In his will, Louis XIII arranged for a regency council to rule on his

young son’s behalf. However, his Habsburg wif e, Anne of Austria,

orchestrated an annulment of the council and took over as sole regent.

In that capacity, she and her chief minister, Italian -born Cardinal Jules

Mazarin, conflicted with the country’s nobles and judges, who rose up

against the crown in a s eries of rebellions from 1648 to 1653. Mazarin

was eventually able to crush the dissenters, but not before Louis XIV

suffered numerous perceived humiliations, including twice having to

flee Paris. From then on, Louis XIV distrusted not only aristocrats and

commoners alike, but also Paris itself.

3. He ruled without a chief minister.

As a young man, Louis XIV largely left the decision -making to Mazarin,

his mentor and godfather. But when Mazarin died in 1661, the 22 -year –

old immediately informed his astonished court that he would

henceforth rule without a chief minister — something no French king

had done for generations. Though many officials apparently expected

him to soon bore of this role, he continued carrying out the routine,

monotonous affairs of government for the rest of his life. Sitting in on


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council meetings, writing letters, reading documents, hosting foreign

representatives and planning military strategy, he all the while

consolidate d power in his own hands.

4. Louis considered himself God’ s representative on Earth.

Although Louis XIV did not invent the “divine right of kings” doctrine,

which held that monarchs derived their authority from God and were

therefore entitled to wield absolute power, he was certainly an

adherent. He made a partic ular point of associating himself with the

Greek and Roman sun god Apollo, adopting the sun as his emblem and

even playing Apollo in a royal ballet. Like many other kings, Louis XIV

also claimed to possess miraculous healing powers. On major holidays,

he we nt around touching those infected with scrofula (also known as

tuberculosis of the neck).

5. He was quite open about his infidelities.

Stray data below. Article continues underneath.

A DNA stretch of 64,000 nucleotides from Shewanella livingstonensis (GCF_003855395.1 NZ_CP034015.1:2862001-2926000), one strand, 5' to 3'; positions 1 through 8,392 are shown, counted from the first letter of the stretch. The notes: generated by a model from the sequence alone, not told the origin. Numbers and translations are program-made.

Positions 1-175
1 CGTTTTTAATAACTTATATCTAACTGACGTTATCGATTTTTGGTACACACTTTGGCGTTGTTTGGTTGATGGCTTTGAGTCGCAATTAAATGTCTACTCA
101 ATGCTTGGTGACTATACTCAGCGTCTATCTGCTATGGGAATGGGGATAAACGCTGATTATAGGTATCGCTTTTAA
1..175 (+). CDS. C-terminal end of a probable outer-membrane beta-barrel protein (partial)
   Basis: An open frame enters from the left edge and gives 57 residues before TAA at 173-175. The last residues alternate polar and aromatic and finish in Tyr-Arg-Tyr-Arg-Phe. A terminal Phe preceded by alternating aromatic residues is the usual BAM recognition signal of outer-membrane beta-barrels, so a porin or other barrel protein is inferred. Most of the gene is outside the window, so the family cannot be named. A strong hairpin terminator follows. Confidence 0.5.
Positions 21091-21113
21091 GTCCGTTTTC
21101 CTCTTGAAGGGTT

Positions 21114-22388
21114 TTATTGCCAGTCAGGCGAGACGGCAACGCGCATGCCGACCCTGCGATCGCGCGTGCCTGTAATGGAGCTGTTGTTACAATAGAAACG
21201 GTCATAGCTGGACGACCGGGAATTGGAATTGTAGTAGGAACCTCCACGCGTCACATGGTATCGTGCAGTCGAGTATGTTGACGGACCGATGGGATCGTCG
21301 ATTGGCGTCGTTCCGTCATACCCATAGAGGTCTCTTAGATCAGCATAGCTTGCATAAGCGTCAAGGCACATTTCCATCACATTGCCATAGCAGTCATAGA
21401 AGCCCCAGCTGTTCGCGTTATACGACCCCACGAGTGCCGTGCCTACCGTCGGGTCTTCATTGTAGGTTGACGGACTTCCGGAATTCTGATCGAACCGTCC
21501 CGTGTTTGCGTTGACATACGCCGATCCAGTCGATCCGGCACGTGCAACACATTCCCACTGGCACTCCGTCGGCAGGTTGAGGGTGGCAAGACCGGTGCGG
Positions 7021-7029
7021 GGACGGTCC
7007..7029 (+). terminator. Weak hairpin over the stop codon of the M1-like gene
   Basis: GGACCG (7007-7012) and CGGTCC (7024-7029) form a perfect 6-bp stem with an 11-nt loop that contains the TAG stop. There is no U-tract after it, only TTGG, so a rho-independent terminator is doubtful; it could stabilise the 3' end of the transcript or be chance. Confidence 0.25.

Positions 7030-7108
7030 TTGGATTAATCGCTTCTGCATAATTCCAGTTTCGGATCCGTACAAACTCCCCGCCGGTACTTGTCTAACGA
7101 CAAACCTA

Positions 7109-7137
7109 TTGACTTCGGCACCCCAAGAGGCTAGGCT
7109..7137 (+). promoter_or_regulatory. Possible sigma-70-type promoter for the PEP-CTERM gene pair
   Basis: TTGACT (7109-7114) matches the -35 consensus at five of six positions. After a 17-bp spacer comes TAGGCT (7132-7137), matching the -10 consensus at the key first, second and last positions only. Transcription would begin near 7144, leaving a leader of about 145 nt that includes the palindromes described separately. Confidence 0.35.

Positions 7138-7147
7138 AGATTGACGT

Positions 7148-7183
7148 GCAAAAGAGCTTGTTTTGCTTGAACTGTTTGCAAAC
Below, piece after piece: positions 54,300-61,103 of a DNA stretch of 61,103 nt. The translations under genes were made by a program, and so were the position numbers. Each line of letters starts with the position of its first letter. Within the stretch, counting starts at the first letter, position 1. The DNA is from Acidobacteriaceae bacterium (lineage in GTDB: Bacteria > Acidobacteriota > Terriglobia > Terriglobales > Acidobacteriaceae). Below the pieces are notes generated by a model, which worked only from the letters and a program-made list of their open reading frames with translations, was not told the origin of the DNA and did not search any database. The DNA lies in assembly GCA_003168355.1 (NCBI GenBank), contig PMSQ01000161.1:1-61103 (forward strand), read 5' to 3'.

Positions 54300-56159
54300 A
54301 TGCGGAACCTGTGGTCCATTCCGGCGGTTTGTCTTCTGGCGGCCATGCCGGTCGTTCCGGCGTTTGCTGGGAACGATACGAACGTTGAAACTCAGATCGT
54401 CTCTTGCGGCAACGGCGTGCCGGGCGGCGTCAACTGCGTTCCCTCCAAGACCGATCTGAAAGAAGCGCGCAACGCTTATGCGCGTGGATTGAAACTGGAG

In 1660, Louis XIV married Marie -Th?r?se, the daughter of Spain’s

king, a politically expedient move that cemented peace b etween the

two nations. Yet he also took on a string of mistresses, three of whom

gained semi -official status, appearing next to him at church and even

going off with him to war. Among other benefits, the first of those

three became a duchess, the second r eceived a chateau with 1,200

gardeners, and the third wed Louis XIV in a secret ceremony following

the death of the queen. Many of his i llegitimate children were given the

proper education and considered part of royal society.

6. He was a religio us bigot.

A devout Catholic, Louis XIV believed in the motto, “one king, one law,

one faith.” To that end, he mercilessly cracked down on the country’s

Protestants, known as Huguenots, who made up roughly 5 percent of

the population. The coup de gr?ce came in 1685, when, in revoking the

nearly century -old Edict of Nantes, he stripped them of all religious

and civil liberties. Hundreds of Huguenots who continued practicing

their religion were put to death and at least 200,000 others fled France

for lands that are more tolerant . At around the same time, Louis XIV

expelled all Jews from the French West Indies. He even went after

other Catholics who did not adhere to his narrow view of the faith,

such as the Jansenists, who believed that humankind was inherently

corrupt a nd that God bestowed salvation arbitrarily. In 1709, he


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banished the nuns from the movement’s main convent and soon after

ordered its destruction, all the while lobbying the pope to condemn

Jansenism as heretical.